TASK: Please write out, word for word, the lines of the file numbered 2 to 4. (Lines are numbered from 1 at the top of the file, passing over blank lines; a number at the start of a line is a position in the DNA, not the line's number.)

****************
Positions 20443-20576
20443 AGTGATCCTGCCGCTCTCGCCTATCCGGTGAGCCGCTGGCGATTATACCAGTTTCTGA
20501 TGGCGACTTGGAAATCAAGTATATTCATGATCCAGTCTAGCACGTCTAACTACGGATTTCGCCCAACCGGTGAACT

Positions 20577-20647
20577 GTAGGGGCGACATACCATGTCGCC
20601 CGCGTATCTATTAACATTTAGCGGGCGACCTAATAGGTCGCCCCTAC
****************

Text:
20443 AGTGATCCTGCCGCTCTCGCCTATCCGGTGAGCCGCTGGCGATTATACCAGTTTCTGA
20501 TGGCGACTTGGAAATCAAGTATATTCATGATCCAGTCTAGCACGTCTAACTACGGATTTCGCCCAACCGGTGAACT

Positions 20577-20647